Balancing Nonprofit Interests
Paul Champion works in the nonprofit sector at a grassroots HIV/AIDS program in the Bay Area. As with many such organizations, this small nonprofit struggled with funding and had to reorganize its programs.
"Given the limited resources, there were often debates amongst leaders under financial pressure in the HIV/AIDS nonprofit world about what resources should be given priority: prevention or treatment," says Paul. Supporting prevention would mean devoting funds to educational efforts and condom distribution. Supporting treatment would mean devoting funds to medical care for the already infected. With limited funds, the organization couldn't support both approaches. As a lobbyist for the organization, Paul had a heavy hand in the process. He advocated for a small advancement in both the prevention and treatment sector of the organization, instead of a large change to favor one or the other. Paul felt this would best serve the community they were charged with helping because it would put funds toward two segments that surround the issue of HIV/AIDS-those who are at risk and those who have been diagnosed.
But those above Paul felt differently. "We play a more beneficial role by focusing on treatment," said Paul's boss. The upper management reasoned that money and services would have a greater impact if it focused on the treatment option. Those needing treatment were a defined population, whereas those in prevention were hard to define or narrow as an area to serve. With so little money to work with, the upper management felt that it would be better to devote significant funds to one faction, with the possibility of making a difference, rather than splitting their time and money, thereby reducing the effectiveness and possible impact on the community. Their reasoning was sharply questioned by others who felt favoring prevention was a better option, even if the long-term result would reduce the number of infections.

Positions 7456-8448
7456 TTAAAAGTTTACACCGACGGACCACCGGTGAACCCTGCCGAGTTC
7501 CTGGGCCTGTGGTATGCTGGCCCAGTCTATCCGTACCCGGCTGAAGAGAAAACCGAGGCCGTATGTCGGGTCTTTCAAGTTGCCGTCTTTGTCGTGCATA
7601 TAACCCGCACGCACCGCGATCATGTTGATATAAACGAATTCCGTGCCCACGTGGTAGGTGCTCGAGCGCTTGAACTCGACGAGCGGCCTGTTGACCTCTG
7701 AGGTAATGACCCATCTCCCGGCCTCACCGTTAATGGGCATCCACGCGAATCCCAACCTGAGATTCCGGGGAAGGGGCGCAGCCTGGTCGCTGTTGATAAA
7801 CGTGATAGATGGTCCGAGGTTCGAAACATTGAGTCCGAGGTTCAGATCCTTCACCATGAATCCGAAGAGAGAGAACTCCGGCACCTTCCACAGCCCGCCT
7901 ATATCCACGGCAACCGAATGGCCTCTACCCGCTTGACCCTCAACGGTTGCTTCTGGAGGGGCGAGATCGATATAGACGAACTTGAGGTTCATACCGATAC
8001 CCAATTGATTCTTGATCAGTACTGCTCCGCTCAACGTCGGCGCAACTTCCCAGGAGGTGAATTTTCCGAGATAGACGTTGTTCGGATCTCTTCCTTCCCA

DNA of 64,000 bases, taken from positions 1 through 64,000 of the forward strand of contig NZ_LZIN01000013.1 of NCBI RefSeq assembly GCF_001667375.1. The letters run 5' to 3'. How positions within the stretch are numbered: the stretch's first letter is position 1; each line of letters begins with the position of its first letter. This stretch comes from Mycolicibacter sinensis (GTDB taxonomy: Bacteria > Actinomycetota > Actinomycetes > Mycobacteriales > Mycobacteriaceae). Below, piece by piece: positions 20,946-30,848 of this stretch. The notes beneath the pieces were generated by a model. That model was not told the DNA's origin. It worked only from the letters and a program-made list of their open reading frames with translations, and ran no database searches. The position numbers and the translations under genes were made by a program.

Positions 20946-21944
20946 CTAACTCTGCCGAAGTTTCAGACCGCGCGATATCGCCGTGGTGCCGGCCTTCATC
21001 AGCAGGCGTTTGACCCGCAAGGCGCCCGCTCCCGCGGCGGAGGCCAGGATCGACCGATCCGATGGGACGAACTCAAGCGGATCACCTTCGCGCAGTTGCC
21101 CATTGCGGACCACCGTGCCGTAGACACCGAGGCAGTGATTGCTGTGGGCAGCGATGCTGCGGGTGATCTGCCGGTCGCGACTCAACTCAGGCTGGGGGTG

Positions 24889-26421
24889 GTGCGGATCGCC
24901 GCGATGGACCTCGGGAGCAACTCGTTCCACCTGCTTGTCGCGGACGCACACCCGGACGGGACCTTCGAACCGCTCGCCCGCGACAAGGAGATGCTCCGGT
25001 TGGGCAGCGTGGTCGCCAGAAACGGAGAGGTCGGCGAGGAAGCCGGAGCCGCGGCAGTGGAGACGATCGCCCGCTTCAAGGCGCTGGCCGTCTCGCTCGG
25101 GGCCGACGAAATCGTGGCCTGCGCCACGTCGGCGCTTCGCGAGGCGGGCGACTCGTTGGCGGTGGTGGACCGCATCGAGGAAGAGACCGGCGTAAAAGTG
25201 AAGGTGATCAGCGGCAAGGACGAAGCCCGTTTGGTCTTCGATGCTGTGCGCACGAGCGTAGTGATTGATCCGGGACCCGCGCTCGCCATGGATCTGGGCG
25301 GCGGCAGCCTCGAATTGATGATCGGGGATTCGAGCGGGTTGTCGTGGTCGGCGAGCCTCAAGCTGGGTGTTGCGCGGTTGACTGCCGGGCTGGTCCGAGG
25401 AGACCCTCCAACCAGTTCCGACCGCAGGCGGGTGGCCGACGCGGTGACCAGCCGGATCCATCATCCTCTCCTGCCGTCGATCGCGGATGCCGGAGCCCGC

"HIV infections are more likely to continue absent strong prevention programs," says Paul. "But a focus on treatment comes at the expense of the prevention programs-even at the national level."
Paul's job changed with the decision. He no longer was able to advocate for both treatment and prevention. Instead, his grant writing and petitions for government funding were focused on treatment. The organization still supported prevention, but only in theory.
After fighting a losing battle for six months, Paul left the non-profit. "Even guys in white hats-organizations designed to do good-face ethical challenges created by financial pressures," said Paul.
- What should the goal of a nonprofit HIV/AIDS organization be?
- Once the upper management made its decision to favor treatment, should Paul have resigned?
- Do you think Paul's decision was fair to the community served?
- Should Paul have gone to the newspaper or other media outlets?
Jessica Silliman was a 2006-07 Hackworth Fellow at The Markkula Center for Applied Ethics.
Jun 1, 2007
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